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The leading entertainment industry magazine Variety has backed down on its agreement to publish a paid ad that warns makers of an upcoming film on sexual revolutionary Alfred Kinsey that they are on the verge of glorifying a notorious promoter of pedophilia.
Ad rejected by Variety magazine
Variety publisher Craig Hitchcock rejected two versions of an ad negotiated by Kinsey critic Judith Reisman, calling it “inappropriate” for the entertainment publication.
Reisman believes Variety spiked the ad because it would embarrass the Hollywood elite, “who hypocritically scream ‘censorship’ when we protest their sex and sadism fare.”
“It’s an amazing disrespect for their own constituents’ right to know,” Reisman told WND. “They call themselves the ‘bible of the entertainment industry,’ and yet they refuse an advertisement that they have admitted is clearly legal and merely provides the facts.”
Hitchcock did not respond to messages left by WorldNetDaily with his secretary.
An agreement with Variety had been reached to publish a two-color ad on the inside back cover of the magazine’s yearbook, which goes to the industry’s power brokers, Reisman said. When a deadline for that edition passed, an ad in Variety’s lucrative Academy Award edition was considered. But after working on the ad for a week, Hitchcock called Thursday to inform Reisman that it would not run.
Hitchcock admitted his lawyers had left the decision to his “discretion” because there was nothing illegal in the ad, Reisman said, noting that the publisher told her she had “sourced” all the charges.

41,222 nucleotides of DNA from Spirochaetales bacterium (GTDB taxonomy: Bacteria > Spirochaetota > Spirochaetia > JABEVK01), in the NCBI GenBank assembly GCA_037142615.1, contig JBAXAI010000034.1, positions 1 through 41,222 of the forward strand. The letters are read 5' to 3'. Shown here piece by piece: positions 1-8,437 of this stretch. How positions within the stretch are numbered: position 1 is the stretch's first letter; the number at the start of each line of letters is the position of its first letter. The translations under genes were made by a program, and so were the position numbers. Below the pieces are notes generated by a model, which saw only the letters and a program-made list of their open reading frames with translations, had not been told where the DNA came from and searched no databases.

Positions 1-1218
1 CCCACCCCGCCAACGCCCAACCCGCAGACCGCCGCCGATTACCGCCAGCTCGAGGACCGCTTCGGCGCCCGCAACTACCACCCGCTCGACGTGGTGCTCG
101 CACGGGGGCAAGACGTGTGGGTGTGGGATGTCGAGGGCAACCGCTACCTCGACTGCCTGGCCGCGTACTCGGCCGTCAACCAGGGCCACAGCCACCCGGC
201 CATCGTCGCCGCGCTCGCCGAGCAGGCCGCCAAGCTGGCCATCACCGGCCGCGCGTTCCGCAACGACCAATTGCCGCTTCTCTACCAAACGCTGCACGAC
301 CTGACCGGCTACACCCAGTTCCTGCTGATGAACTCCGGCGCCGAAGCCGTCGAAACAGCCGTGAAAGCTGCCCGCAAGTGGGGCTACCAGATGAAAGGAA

In her reply to Hitchcock, who sent his “apologies,” Reisman said that Variety’s decision amounted to censorship.
“So,” she wrote to her supporters, “Variety will hide the truth about the pedophile basis of Kinsey’s [books] from its constituency in order to protect those producing the Kinsey propaganda film.”
Alfred C. Kinsey
Warning to Neeson
The ad was prompted by Reisman’s attempt to warn makers of the Kinsey film that they were about to produce a whitewashed picture of the man she calls the “most infamous pedophile propagandist in scientific history.” Kinsey died in 1956.
The Myriad Pictures film, to begin production this spring, will be produced by Francis Ford Coppola’s American Zoetrope studios and directed by Oscar-winner Bill Condon, known for his hit “Gods and Monsters.”
Reisman has charged that Kinsey’s socially explosive 1948 book, “Sexual Behavior in the Human Male,” contained a record of human experiments conducted by pedophiles on hundreds, perhaps thousands, of children. The Kinsey study, widely seen as the book that launched the “sexual revolution,” has been used to support the contention that sexual activity in children is natural and healthy and should not be repressed.
Reisman wrote two letters to the actor who will portray Kinsey, Liam Neeson, but received no response. The ad, which was to cost $7,740, aimed to “sensitize and inform the media world of the truthful atrocities of ‘Kinsey’s pedophiles.'”
Radio counselor Dr. Laura Schlessinger was a financial contributor to the ad.
“She is outraged by their refusal to run it,” said Keven Bellows, Schlessinger’s chief of staff, who added that the radio host plans to initiate a “call to action” this week in which she will urge her listeners to contact Variety and people associated with the Kinsey film.